Wireless Communications and Networking Conference, 2004. WCNC. 2004 IEEE; 04/2004
[Show abstract][Hide abstract] ABSTRACT: Multimedia services and applications became the driving force in the development and widespread deployment of wireless broadband access technologies and high speed local area networks. Mobile phone service providers are offering wide range of multimedia applications over high speed wireless data networks. People can watch live TV, stream on-demand video clips and place videotelephony calls using multimedia capable mobile devices. Mobile devices will soon support capturing and displaying high definition video. Similar evolution is also occurring in the local area domain. The video receiver or storage devices were conventionally connected to display devices using cables. By using wireless local area networking (WLAN) technologies, convenient and cable-free connectivity can be achieved. Media over wireless home networks prevents the cable mess and provides mobility to portable TVs. However, there still exit challenges for improving the quality-of-service (QoS) of multimedia applications. Conventional service architectures, network structures and protocols lack to provide a robust distribution medium since most of them are not designed considering the high data rate and real-time transmission requirements of digital video. In this thesis the challenges of wireless video streaming are addressed in two main categories. Streaming protocol level issues constitute the first category. We will refer to the collection of network protocols that enable transmitting digital compressed video from a source to a receiver as the streaming protocol. The objective of streaming protocol solutions is the high quality video transfer between two networked devices. Novel application-layer video bit-rate adaptation methods are designed for handling short- and long-term bandwidth variations of the wireless local area network (WLAN) links. Both transrating and scalable video coding techniques are used to generate video bit-rate flexibility. Another contribution of this thesis study is an error control method that dynamically adjusts the forward error correction (FEC) rate based on channel bit-error rate (BER) estimation and video coding structure. The second category is the streaming service level issues, which generally surface in large scale systems. Service system solutions target to achieve system scalability and provide low cost / high quality service to consumers. Peer-to-peer assisted video streaming technologies are developed to reduce the load of video servers. Novel video file segment caching strategies are proposed for more efficient peer-to-peer collaboration. Ph.D. Committee Chair: Yucel Altunbasak; Committee Member: Chuanyi Ji; Committee Member: Ghassan AlRegib; Committee Member: Ozlem Ergun; Committee Member: Russell M. Mersereau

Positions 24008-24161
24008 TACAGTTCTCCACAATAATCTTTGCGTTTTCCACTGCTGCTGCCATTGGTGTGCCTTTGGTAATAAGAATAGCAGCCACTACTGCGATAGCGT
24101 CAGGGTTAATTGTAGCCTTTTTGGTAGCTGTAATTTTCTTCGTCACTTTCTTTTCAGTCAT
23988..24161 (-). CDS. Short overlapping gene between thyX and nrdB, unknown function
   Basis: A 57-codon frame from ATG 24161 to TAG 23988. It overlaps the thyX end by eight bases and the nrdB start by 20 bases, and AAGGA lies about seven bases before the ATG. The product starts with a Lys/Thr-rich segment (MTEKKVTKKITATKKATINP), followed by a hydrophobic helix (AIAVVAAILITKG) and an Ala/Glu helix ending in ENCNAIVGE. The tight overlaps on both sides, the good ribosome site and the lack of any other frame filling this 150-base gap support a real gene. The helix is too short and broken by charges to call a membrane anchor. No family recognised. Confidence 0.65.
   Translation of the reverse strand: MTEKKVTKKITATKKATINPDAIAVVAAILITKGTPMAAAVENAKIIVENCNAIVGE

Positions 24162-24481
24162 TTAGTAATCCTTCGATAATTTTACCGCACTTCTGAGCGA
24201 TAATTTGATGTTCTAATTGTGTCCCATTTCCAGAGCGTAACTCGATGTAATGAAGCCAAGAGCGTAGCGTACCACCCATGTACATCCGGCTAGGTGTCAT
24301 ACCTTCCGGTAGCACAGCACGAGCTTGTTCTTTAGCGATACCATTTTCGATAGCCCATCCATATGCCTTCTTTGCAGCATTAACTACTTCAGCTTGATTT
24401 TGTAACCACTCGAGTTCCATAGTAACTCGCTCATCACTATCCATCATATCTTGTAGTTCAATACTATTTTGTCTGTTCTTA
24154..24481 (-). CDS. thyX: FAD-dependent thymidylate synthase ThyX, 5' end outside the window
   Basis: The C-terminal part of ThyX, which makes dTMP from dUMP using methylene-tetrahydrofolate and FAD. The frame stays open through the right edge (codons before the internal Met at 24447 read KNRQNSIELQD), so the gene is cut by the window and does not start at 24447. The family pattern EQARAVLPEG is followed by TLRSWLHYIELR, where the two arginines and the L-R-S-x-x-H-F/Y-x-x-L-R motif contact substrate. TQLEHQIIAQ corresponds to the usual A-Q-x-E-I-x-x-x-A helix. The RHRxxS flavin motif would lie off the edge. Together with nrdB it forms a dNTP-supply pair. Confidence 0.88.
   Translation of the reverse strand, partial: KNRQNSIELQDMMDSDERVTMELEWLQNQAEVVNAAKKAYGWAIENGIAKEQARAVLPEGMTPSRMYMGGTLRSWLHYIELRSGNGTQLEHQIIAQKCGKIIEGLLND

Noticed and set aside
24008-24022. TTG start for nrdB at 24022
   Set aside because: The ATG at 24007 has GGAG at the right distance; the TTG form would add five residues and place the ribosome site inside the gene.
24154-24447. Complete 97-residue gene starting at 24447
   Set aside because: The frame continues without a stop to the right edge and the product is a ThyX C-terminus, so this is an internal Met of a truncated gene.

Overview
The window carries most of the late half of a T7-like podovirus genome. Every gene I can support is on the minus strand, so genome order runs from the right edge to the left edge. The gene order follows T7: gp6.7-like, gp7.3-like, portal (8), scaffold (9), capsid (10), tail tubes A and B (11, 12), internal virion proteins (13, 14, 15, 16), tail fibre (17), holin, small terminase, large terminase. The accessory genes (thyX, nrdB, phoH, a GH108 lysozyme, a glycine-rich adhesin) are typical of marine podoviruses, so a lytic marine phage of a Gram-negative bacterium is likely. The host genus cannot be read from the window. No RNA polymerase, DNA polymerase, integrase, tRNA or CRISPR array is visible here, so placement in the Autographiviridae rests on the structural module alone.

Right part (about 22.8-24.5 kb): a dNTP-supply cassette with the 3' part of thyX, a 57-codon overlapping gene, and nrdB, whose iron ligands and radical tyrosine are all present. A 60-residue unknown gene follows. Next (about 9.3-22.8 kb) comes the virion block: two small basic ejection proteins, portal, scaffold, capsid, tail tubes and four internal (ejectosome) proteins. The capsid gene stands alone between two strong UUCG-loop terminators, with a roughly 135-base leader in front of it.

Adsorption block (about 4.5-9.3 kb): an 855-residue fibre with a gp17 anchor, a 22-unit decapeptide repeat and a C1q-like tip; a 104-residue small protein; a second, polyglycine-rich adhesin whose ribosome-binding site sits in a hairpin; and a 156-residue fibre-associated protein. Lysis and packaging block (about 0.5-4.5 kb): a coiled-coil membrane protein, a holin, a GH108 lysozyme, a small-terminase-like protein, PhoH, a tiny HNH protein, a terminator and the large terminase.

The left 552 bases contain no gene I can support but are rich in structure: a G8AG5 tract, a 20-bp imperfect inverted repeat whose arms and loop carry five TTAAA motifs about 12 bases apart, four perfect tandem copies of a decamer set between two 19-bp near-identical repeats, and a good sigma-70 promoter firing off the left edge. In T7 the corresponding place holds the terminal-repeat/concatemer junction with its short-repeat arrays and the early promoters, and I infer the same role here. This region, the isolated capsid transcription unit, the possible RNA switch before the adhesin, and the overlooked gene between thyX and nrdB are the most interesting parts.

[Show abstract][Hide abstract] ABSTRACT: In this paper, we propose a transrating based video rate adaptation technique for compressed high-definition video transmission over wireless local area networks. Our application layer technique targets to prevent the quality impairments caused by inconsistent wireless bandwidth. The transrater at the server adjusts the transmission rate for each video frame, based on bandwidth measurements, to sustain the playout buffer fullness. Client periodically sends feedbacks after probing the available bandwidth using the video packet dispersions. The superiority of the proposed technique over the existing ones comes from its ability to select various time scales for rate adjustments. This feature avoids unnecessary rate reductions. Furthermore, transrating distortion is minimized by encoding type dependent rate allocation among the frames that will be transmitted in the projected time scale. Experimental results show that the proposed technique significantly reduces video glitches. Up to 2.43 dB average PSNR improvement is achieved compared to a delay-constraint unaware rate adaptation method, which also utilizes bandwidth measurements.